What's On

Alice in Hackneyland X Orleans House Gallery 'Octagon 300'

Tuesday to Sunday, 10am–5pm.

Orleans House Gallery, Orleans Road, Twickenham TW1 3BL


Temporarily closed

Octagon 300 by Alice in Hackneyland

Octagon 300 is curated by Jonathan Roson and created by members of art group Alice in Hackneyland. The exhibition features two installations The Fluorescent Banquet, 2020 and Play with Baroque, 2020. Both artworks pay homage to the history of Octagon Room by alluding to playful illusions of the era in a contemporary 21st century context.

The Octagon Room was built in 1720 as an annex to the main Palladian style mansion completed in 1710. In sharp contrast to the sober and controlled appearances of the main house, the Octagon room is a Baroque architectural structure, exuberant and joyful, fit for wining and dining royalty. Secretary Johnson, the owner of Orleans House at the time, became close to the new Hanoverian dynasty and hoped to appeal to their architectural tastes by constructing a distinctly Baroque extension. He commissioned the construction to a Scotsman James Gibbs (1682 – 1754), one of the few architects in Britain who travelled to Rome and received first hand instruction from a prominent Baroque master, Carlo Fontanta (1638 -1714), himself a student of Gian Lorenzo Bernini (1598 – 1680). The Octagon Room remains one of the most brilliant examples of Gibbs’s more eclectic Italian Baroque style buildings in Britain and a unique hidden gem of London.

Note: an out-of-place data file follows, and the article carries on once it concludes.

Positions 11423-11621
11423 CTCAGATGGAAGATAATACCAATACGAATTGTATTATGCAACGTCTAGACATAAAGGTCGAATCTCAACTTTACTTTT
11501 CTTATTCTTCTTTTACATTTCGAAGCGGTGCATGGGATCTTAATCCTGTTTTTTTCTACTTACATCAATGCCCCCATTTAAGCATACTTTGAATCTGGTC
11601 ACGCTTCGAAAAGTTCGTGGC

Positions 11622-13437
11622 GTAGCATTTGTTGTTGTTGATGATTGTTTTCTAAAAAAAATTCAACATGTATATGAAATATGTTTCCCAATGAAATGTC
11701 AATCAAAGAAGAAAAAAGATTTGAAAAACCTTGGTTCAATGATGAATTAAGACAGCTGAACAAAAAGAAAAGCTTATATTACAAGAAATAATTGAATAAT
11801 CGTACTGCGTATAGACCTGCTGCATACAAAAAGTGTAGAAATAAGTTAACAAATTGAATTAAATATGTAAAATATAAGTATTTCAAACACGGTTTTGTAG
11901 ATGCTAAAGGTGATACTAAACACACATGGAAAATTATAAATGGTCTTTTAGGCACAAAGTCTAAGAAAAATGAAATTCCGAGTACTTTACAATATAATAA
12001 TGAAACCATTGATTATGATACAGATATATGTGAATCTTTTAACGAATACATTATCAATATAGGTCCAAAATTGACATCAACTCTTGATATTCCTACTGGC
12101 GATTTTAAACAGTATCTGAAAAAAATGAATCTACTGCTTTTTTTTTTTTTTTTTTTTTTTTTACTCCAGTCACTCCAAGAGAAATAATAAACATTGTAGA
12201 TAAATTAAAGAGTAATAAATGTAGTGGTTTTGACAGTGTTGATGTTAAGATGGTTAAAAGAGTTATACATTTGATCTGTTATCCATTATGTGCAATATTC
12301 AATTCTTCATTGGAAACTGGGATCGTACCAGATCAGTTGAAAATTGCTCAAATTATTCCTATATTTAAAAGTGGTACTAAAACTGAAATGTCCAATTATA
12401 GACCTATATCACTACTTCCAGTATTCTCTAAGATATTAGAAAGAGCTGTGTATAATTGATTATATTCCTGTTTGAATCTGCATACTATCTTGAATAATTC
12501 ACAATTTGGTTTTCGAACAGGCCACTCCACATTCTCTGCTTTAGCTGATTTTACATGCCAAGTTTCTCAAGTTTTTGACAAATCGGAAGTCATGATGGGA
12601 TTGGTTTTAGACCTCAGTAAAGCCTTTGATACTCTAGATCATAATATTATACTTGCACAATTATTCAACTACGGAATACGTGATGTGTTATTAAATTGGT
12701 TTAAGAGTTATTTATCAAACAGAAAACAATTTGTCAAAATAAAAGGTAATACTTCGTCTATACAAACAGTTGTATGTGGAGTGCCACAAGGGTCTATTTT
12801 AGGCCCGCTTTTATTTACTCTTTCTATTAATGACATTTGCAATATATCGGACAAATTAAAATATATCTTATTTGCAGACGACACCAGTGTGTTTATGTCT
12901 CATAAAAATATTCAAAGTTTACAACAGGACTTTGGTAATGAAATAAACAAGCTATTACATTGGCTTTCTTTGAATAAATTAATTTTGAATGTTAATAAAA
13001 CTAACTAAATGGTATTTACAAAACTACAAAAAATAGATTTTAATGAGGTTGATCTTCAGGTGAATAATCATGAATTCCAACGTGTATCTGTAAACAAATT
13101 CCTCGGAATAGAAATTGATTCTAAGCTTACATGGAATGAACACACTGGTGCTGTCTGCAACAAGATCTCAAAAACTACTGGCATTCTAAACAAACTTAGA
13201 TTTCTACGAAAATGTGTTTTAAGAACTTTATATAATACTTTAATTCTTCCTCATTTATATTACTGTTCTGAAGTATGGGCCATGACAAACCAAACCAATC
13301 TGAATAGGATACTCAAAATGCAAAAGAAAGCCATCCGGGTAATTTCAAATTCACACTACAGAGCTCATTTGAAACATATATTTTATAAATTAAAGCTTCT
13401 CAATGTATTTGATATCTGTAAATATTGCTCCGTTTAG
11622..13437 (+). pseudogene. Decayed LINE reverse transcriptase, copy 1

Baroque art movement originated in Italy as counter-response to the religious Reformation movements of the 16th century.  Throughout the 17th and early 18th centuries, Baroque expanded past the religious divisions of the time and reached Protestant countries as far North as Britain. Baroque’s drama and passion captivated the hearts and souls, but its more playful side, the dynamism and the exuberance, questioned ideas, boundaries and perception of reality. 

The use of perspective, quadratura, and stucco in architecture and the adaptation of trompe l’oeil techniques for painting represent some of the most vivid and captivating effects of Baroque art. On a grander scale these illusionary techniques allowed artists to create sense of altered reality, a reality that was greater than life itself. Something that was far away appeared to be near, flat surfaces displayed three-dimensional objects, the church roofs bounded by the ceilings appeared as infinite as the heavenly skies above. In smaller and more intimate works, trompe l’oeil illusions emitted a sense of wonder, at times playfully deceiving and playing pranks on its viewers.

Trompe l’oeil techniques were ubiquitous in 17th and 18th century British art, with fine examples including letter rack paintings, illusion paintings, still life paintings, Dutch peepshow illusion perspective boxes, and even life-size cut-outs or chantournés that cunning hosts carefully positioned to deceive their unsuspecting visitors.

Alice in Hackneyland members who created Octagon 300 include: Jonathan Roson MRSS, Patterson Falls, Michelle Meola, Yuliya Keselman, Nina Mankin, Robin Garms, Maite de Orbe and Nicholas Wong.